Nigeria needs two billion dollars (about N826 billion) annually to fund its Armed Forces to effectively combat insecurity, the Defence Headquarters said in Abuja yesterday.
The Director of Production, Defence Headquarters, Air Vice Marshal M. A. Yakubu, spoke at a public hearing on the Armed Forces Support Trust Fund Bill organised by the House of Representatives Committee on Defence. He said the sources of funding specified in the Bill would be inadequate to tackle the problem.
The Bill seeks alternative sources of funding for the Armed Forces to improve the software, hardware and training.
Air Vice-Marshal Yakubu said the projection for funding in the Bill is estimated at N100 billion per year.
When established, the Support Trust Fund is expected to draw funds from one per cent of the total money accruing to the Federation Account; 0.5 per cent of profit made from the investment of the National Sovereign Wealth Fund (NSWF) by the Nigerian Sovereign Investment, one per cent of Value Added Tax (VAT) remitted to the Consolidated Revenue Fund (CRF) as well as any take-off grant and special intervention fund as may be provided by the Federal Government, states and local governments of the Federation.
It will also draw funds from one per cent of the air ticket contract, charter and cargo sales charge to be collected by the airlines and paid to the support fund; aids, grant and all assistance from international agencies, nongovernmental organizations and the private sectors; and money derived from investments made by the Support Fund.
“Every year, how do we get our budget, capital budget specifically? An arbitrary envelope is simply thrown at us. It does not take into consideration what we need and what to do to meet those needs. Now that is one.
“Secondly, we are all aware of the exchange rate fluctuations. We have run into problems were even working with approved budget envelopes, we have gone ahead to sign contracts for the procurement of equipment and suddenly the exchange rate collapses on us and we are unable to fund it. We have found ourselves every year running back to the Federal government for interventions. This is not sustainable.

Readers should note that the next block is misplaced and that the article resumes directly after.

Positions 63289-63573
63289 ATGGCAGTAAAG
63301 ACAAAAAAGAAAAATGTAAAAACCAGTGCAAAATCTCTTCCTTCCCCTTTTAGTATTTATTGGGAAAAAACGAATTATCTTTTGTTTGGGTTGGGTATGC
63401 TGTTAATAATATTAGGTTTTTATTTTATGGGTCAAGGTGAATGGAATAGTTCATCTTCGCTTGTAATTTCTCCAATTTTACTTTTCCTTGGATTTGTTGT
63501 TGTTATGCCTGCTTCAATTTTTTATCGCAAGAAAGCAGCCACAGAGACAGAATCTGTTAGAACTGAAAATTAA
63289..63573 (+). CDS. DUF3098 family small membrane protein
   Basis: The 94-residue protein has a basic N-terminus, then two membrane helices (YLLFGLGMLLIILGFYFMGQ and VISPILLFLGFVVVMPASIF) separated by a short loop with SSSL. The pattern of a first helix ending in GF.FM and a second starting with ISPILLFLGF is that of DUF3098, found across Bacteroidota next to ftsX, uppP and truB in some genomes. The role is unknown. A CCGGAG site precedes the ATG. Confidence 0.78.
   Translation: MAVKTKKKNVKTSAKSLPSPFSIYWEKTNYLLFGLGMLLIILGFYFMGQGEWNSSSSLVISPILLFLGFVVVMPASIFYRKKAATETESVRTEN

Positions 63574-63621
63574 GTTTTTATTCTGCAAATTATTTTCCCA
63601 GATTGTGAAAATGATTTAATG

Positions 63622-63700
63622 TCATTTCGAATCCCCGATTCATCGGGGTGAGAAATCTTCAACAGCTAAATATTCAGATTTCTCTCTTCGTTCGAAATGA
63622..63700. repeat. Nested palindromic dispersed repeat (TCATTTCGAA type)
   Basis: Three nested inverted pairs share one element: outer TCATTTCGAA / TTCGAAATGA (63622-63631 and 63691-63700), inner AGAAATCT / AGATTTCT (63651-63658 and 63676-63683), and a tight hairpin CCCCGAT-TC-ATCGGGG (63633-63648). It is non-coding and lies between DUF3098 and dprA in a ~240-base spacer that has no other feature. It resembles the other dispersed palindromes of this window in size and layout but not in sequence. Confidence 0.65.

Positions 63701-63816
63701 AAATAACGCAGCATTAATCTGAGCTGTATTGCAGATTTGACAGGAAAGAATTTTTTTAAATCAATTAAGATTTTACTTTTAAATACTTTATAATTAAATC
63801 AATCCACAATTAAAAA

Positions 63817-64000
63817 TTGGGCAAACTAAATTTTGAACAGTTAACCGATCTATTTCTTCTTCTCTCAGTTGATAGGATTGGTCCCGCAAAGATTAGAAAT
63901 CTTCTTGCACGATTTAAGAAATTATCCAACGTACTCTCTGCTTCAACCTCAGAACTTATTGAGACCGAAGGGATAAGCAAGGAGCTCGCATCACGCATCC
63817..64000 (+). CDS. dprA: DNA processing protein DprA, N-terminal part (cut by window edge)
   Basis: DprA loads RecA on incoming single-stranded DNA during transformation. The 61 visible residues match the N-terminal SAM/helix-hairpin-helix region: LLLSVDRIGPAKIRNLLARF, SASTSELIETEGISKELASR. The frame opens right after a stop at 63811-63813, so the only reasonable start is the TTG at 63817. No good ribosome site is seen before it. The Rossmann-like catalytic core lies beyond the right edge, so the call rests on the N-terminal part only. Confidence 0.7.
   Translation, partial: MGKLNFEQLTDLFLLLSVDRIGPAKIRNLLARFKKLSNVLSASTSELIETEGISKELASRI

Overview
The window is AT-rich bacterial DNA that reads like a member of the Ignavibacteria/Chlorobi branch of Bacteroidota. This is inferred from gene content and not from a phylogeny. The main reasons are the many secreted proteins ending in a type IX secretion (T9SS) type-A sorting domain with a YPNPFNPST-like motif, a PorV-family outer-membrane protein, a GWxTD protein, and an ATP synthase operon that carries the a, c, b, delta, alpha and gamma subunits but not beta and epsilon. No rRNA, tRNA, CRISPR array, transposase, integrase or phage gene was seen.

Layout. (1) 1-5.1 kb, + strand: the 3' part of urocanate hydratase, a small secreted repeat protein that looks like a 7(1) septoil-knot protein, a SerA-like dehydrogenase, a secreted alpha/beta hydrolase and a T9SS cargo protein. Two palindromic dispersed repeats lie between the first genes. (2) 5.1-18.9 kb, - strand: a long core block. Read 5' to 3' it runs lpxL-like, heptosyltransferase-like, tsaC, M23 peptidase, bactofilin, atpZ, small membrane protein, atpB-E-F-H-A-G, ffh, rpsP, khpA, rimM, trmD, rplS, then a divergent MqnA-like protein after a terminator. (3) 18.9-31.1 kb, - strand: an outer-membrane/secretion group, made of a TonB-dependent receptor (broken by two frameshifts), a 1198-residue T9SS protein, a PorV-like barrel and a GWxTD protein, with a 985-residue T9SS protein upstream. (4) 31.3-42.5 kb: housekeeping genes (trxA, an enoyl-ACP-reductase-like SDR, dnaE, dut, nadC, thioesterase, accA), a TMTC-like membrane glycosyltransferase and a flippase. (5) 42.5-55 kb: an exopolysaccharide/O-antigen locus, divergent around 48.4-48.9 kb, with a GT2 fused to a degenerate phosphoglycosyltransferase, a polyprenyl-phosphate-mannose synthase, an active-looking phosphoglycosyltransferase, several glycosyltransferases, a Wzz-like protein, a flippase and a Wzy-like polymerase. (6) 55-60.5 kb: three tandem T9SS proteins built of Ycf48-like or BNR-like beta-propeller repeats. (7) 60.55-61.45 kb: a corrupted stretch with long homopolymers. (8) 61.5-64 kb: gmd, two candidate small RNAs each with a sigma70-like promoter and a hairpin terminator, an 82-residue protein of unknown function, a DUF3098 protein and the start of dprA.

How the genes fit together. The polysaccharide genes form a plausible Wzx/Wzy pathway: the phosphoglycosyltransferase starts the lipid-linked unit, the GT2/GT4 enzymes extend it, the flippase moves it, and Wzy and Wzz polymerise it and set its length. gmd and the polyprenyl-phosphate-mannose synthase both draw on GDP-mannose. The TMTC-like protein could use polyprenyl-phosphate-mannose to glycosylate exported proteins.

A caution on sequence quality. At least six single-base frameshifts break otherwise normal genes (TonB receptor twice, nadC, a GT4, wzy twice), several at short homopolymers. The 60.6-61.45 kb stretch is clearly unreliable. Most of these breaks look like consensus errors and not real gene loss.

“The next thing I want to talk about is the cost of equipment. I am talking from the point of view of an Air Force officer who has been involved in the procurement of equipment. Let me give you an example. The procurement of the 12 Super Tucano Aircraft cost approximately $500 million. Now, this is a package.
“The United States would not sell equipment to you and just give you the equipment there. There must be a support package for a minimum of three years. There must be training and other things. That total package came to that amount. How many years would it take you to budget?
“The maximum we have received from 2017 to date in terms of capital allocation for the Air Force was about N44 billion per annum. Convert that at the current exchange rate. How many years do you need to gather 500 million dollars to buy just 12 aircraft?” he said.
He went on: “We should be able to raise a minimum of $2 billion per annum for the next three years for a start. Subsequently, we can begin to taper down the percentages. But for a start, we need a bulk sum because many of these manufacturers of equipment require a 100 per cent down payment to start production.
“So you cannot sign a contract with the US manufacturers and pay 15 per cent mobilisation as required by the Procurement Act. Nobody would look at you. Their terms must be followed,” he said.
In his presentation, Director General Defence Research and Development Bureau, Air Vice Marshall U. P. Uzezi, urged that research and development be taken more seriously so that required military hardware can be produced locally.
A member of the House of Representatives Committee on Defence, Hon Princess Miriam Odinaka Ohuoha, urged that the Bill should also accommodate better welfare for men and officers of the Armed Forces.
House of Representatives Speaker Femi Gbajabiamila said the security challenges in the country made it imperative for additional funding for the nation’s armed forces.
He said: “It is a historic fact that countries during war times, do not fund their military through regular appropriation alone. From the USA to the United Kingdom and all Western powers; their military was funded through extra-budgetary means during periods of war.
“Nigeria is at war against insurgency, terrorism, kidnapping and all manner of insecurity; hence the need to uplift the resources available to our Armed Services to enable them to procure the best tools to help win this war. So, what we seek to do in this Bill is not new or unique to us as a nation.
“The solution to our security challenges requires asymmetric actions across many policy areas. This is what we have tried to do as the representatives of the people. The concept of a Trust fund already exists for the Nigerian Police.”
The Chairman of the House Committee on Defence, Jimi Benson, said no country adequately finances its Armed Forces solely through annual budgetary allocations, adding that developed countries like the United Kingdom, Poland, Russia, United States of America create alternative or additional sources of income to fund the activities of their Armed Forces.
“In 2020, while Nigeria spent only $2.6 billion on its military, Algeria, Morocco and South Africa expended $9.7 billion, $4.8 billion and $3.1 billion respectively to fund and equip their military.
“Coping with the modern security challenges being faced in Nigeria today is, no doubt, an enormous task that requires contemporary, robust, well-trained, well-equipped and efficient Armed Forces,” he said.
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